OutBack Oven baking

Posted by: 300winmag

OutBack Oven baking - 05/10/09 11:49 PM

How many of us actually BAKE (as opposed to steaming) when we're backpacking?

I have an OutBack oven hood. It neatly covers my 1.5 L. pots and does double duty in winter as a heat conserving item to melt snow faster. But, with the aneroid thermometer built into the lid handle I can bake whatever I want.

Howsomever, I MUST have a stove with a remote fuel container. It's not safe to use the OutBack Oven with a SVEA 123 or an on-the-canister stove like an MSR Pocket Rocket or Vago Jet-Ti. The fuel container will absolutly overheat with disasterous results.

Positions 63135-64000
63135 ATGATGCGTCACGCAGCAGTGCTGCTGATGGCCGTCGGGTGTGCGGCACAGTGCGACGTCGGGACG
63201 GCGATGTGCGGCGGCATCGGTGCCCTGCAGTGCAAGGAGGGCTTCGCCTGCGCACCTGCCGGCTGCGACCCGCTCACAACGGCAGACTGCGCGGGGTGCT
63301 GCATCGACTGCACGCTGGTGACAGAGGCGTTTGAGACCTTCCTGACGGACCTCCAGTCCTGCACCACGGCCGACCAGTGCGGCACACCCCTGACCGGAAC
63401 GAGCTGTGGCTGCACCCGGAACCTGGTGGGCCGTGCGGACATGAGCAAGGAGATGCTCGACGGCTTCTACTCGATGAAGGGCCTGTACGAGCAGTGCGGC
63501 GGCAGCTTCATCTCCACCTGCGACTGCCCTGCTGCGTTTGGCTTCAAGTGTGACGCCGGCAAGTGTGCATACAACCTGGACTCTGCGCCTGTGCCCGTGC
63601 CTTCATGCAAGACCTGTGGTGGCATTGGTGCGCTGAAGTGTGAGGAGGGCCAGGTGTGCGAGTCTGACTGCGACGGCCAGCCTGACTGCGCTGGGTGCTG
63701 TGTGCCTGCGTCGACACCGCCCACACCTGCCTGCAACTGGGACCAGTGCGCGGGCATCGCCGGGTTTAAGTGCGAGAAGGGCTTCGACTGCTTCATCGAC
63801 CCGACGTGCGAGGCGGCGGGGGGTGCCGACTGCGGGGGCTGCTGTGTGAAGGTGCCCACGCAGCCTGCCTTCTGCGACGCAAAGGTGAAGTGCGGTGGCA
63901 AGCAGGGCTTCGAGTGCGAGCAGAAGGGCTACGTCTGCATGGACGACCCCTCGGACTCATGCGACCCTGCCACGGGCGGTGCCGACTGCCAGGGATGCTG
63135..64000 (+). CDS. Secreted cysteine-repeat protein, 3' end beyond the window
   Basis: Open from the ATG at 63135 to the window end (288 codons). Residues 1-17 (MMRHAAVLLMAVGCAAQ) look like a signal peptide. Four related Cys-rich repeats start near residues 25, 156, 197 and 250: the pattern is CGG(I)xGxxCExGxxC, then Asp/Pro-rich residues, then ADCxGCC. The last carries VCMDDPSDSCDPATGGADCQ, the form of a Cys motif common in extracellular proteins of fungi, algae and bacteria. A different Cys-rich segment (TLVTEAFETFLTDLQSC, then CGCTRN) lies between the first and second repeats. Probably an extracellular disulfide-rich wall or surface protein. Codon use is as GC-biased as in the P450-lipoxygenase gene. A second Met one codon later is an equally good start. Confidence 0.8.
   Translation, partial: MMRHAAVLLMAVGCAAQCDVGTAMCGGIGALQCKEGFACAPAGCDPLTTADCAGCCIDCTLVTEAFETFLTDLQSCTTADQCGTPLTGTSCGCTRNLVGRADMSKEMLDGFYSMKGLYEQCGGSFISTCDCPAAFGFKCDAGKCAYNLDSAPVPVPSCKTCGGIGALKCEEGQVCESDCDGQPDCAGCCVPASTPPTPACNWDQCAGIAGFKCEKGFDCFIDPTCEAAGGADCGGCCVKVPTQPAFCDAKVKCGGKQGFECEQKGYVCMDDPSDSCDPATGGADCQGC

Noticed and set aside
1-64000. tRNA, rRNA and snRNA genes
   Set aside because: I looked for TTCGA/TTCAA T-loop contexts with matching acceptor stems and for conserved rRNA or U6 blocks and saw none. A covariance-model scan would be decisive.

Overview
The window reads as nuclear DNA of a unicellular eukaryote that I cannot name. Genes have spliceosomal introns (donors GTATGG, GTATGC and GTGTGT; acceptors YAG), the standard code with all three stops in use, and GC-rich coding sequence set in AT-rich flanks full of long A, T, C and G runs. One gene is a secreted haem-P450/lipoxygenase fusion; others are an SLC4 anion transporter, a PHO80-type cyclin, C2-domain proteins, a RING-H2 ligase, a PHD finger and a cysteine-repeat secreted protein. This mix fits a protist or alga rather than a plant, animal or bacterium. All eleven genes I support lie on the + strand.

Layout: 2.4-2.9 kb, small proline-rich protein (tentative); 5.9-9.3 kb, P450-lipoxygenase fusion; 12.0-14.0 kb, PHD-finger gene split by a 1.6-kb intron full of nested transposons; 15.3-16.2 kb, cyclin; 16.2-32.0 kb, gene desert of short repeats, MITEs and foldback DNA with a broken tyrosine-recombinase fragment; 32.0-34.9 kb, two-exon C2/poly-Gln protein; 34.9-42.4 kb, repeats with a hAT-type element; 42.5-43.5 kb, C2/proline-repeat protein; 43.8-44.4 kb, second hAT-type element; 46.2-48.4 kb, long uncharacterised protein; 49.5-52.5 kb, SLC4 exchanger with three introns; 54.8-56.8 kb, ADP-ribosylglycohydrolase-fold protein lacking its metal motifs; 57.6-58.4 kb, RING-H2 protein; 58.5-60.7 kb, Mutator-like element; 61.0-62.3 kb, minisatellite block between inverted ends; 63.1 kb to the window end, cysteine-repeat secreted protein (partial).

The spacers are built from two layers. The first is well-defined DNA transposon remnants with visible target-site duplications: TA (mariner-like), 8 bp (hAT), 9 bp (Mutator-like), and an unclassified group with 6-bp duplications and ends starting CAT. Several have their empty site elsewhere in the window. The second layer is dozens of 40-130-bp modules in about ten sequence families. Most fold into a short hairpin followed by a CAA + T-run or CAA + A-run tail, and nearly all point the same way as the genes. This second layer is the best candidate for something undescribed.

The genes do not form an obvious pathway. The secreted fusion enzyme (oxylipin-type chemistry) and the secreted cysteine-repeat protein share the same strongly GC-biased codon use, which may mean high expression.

I've baked cinnamon rolls, Bisquick jelly-filled biscuits, pizza and muffins in my 1.5 L. pots. And on a cold winter evening that is the "piece de resistance" of the meal.

However you must have a stove that will simmer low enough (MSR Dragonfly or Wind-pro, for ex.) A SimmerLite white gas stove may not be able to go low enough W/O a diffuser plate. Backpacker's Pantry, who sells the OutBack Oven, also sells the steel (yeah, heavy) diffuser plates or you can make one from 1/8 thick aluminum by drilling lots of 1/16th in. holes in it, as I did.

My experience is that the Dragonfly is the only liquid fuel stove that will simmer low enough to bake with. We tried my buddy's Simmerlite stove with no luck. I owned a new Optimus multi-fuel stove that, no matter how much I tried, would not simmer low enough. I took it back and got the Dragonfly.